Solutions to Solving the Mental Health Provider Shortage.

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Cross Country Locums
June 11, 2021 10:35 AM (GMT-04:00)
CCL Trends

Among the many impacts of the global pandemic, one of the most significant is the accelerated need for mental and behavioral health services. As a growing number of people suffered from higher levels of stress, anxiety, and depression from a range of factors associated with the fight against COVID-19, it only exacerbated the pre-existing shortage of behavioral health professionals – namely psychiatrists and mental health nurse practitioners (MHNPs).

As healthcare organizations, facilities, and practices continue to rebuild financially and operationally post-pandemic, behavioral health represents one area that not only requires more staffing to meet patient demand, but an additional revenue stream. To meet both these objectives, many are incorporating new recruiting and staffing strategies, including the use of MHNPs to shore up gaps and locum tenens to cost-effectively secure needed behavioral health talent either temporarily or as a bridge to ensure continuity of care while using a search firm to find a permanent professional.

A Growing Mental Health Crisis.

To put the dire need for mental and behavioral health services into context, consider that last fall a third of psychologists said they are seeing more patients since the start of the pandemic and of those who treat anxiety disorders, nearly three-quarters reported an increase in demand for treatment, according to the American Psychological Association.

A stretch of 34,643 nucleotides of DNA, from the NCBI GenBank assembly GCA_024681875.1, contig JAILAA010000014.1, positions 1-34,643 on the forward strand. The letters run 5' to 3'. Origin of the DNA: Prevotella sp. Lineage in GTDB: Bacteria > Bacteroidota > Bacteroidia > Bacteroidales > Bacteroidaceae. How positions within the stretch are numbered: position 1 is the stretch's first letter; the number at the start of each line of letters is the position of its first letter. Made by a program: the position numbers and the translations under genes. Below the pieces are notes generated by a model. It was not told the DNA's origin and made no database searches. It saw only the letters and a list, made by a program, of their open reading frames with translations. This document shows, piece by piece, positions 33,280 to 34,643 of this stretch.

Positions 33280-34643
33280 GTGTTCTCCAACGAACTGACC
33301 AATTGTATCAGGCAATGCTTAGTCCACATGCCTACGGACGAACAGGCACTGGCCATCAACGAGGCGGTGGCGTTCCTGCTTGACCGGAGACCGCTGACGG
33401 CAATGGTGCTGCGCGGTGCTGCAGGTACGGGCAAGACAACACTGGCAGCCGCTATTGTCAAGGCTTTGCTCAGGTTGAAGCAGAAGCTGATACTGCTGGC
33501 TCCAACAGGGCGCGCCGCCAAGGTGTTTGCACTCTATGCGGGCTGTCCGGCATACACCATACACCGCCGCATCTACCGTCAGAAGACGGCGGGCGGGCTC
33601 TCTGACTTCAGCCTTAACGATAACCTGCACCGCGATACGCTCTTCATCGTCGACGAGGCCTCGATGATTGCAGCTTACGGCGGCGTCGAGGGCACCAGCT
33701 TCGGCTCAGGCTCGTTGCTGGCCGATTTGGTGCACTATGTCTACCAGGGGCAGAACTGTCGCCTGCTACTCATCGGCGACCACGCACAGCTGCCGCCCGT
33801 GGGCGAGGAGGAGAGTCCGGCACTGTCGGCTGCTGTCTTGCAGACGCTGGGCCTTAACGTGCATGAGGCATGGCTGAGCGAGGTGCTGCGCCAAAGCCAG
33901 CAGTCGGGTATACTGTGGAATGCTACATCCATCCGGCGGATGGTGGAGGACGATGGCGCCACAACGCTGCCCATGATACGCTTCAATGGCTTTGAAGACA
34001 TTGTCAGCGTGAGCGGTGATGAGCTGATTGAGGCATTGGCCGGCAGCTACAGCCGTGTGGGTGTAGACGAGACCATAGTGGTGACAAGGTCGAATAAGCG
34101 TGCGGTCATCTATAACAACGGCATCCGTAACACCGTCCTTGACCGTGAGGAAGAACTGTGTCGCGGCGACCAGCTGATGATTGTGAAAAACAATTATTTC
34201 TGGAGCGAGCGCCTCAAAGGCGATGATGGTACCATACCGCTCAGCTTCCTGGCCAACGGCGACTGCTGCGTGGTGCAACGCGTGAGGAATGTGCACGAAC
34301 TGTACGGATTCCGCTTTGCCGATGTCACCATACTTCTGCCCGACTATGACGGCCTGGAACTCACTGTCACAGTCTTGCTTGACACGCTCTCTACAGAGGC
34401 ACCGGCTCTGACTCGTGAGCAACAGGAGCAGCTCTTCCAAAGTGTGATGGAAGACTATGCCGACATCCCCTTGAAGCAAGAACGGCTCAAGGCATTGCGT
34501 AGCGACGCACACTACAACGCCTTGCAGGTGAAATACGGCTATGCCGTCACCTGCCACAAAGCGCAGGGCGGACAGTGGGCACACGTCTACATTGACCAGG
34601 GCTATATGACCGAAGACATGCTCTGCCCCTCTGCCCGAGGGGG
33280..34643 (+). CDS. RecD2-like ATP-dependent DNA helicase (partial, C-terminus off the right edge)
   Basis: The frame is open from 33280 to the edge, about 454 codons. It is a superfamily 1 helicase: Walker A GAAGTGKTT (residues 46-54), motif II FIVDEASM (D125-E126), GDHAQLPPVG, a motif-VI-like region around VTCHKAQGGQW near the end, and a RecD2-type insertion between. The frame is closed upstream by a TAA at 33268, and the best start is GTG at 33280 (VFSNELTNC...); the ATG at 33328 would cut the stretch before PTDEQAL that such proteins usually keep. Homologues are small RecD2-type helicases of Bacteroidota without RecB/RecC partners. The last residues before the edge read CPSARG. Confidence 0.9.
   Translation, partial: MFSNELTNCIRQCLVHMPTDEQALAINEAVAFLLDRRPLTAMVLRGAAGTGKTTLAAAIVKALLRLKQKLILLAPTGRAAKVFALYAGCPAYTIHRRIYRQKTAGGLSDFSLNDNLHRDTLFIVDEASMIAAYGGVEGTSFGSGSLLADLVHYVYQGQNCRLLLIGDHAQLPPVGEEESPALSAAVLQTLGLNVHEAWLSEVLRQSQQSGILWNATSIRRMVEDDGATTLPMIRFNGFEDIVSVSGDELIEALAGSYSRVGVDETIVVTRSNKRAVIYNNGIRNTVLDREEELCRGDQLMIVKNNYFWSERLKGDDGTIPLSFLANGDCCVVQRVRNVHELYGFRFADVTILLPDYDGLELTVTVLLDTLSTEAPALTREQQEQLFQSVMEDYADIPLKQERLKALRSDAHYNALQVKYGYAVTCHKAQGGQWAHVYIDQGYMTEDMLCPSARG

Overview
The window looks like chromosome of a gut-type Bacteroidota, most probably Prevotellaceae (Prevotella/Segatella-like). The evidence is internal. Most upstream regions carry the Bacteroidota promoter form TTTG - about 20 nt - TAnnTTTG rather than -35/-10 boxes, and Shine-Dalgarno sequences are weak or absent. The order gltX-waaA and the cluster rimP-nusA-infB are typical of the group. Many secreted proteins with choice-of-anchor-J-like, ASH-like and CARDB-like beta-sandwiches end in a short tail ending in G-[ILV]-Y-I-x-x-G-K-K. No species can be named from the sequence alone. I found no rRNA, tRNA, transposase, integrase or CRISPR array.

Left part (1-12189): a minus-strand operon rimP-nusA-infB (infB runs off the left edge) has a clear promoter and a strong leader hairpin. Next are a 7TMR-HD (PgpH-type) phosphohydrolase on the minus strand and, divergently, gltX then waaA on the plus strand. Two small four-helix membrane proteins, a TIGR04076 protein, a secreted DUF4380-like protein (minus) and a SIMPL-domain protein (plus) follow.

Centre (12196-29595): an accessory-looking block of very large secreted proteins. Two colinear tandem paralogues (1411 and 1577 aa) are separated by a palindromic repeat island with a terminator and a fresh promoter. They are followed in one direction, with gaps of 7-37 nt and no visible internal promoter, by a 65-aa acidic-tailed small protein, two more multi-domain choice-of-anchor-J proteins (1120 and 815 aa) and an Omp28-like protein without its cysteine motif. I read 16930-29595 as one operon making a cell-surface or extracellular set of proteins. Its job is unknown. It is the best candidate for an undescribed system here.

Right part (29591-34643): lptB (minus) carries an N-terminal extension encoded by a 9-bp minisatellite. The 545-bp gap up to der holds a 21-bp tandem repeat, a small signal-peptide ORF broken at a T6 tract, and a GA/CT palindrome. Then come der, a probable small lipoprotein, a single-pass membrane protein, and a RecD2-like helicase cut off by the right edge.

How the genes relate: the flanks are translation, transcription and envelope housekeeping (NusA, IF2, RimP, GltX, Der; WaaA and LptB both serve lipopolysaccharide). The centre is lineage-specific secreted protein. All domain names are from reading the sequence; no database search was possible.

Overall, the supply and demand issue becomes even more pronounced when you consider that:

  • 20% of all Americans have mental health or substance abuse conditions, according to a 2017 report by the Kaiser Family Foundation.
  • 40% of patients seen by primary care physicians have active psychiatric problems, according to the Steinberg Institute.
  • There has been a 42% increase in patients going to emergency departments for psychiatric services, according to a three-year study by the National Council for Behavioral Health.

The global pandemic has also increased the demand for behavioral health services via telehealth, with a 27% increase in behavioral health outpatient care compared to pre-pandemic levels. As a result, 44% of human resource decision-makers and 27% of health plan leaders said that increased access to mental health services will become a long-term solution for their organization. Some 57% of health plan leaders said they had seen the value of mental health services increase more than for most other services and benefits as a result of the coronavirus.

The problem? Enough behavioral health professionals to fill that demand.

Critical Shortage of Mental Health Providers.

There was already an urgent need for more mental health providers before the pandemic, and the COVID-19 crisis has only underscored the importance of adequately supporting mental health services. Yet, a significant portion of those in need of treatment aren’t receiving it, due in large part to a lack of provider supply.

There are 45,580 psychiatrists in the U.S., which translates to roughly nine psychiatrists per 100,000 Americans, says the Association of American Medical Colleges (AAMC). Even more alarming:

  • According to the Steinberg Institute, two-thirds of all primary care providers in the U.S. say they have trouble finding mental health specialists to refer patients to.
  • In 2019, only 44.8% of people with any mental illness report reported receiving treatment, according to the National Institutes of Mental Health.